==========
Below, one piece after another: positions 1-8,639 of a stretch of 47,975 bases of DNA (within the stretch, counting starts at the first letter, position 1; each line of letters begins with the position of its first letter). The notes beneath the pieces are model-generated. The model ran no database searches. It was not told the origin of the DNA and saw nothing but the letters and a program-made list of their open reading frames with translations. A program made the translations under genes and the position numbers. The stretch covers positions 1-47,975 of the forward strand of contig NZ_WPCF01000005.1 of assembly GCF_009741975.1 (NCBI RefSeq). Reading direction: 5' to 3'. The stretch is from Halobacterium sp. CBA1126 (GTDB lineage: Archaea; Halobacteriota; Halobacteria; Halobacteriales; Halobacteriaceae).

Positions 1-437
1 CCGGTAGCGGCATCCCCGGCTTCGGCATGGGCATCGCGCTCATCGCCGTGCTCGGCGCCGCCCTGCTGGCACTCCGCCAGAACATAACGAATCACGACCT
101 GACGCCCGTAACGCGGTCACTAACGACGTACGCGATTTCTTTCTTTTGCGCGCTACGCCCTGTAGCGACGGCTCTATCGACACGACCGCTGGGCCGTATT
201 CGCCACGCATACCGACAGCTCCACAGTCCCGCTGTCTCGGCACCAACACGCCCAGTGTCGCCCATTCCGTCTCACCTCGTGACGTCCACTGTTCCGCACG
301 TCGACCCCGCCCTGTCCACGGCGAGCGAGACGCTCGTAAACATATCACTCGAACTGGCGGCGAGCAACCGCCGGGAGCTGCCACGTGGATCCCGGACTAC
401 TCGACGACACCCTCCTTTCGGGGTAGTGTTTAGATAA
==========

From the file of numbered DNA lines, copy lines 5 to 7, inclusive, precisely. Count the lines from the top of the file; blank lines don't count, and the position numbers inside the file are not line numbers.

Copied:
201 CGCCACGCATACCGACAGCTCCACAGTCCCGCTGTCTCGGCACCAACACGCCCAGTGTCGCCCATTCCGTCTCACCTCGTGACGTCCACTGTTCCGCACG
301 TCGACCCCGCCCTGTCCACGGCGAGCGAGACGCTCGTAAACATATCACTCGAACTGGCGGCGAGCAACCGCCGGGAGCTGCCACGTGGATCCCGGACTAC
401 TCGACGACACCCTCCTTTCGGGGTAGTGTTTAGATAA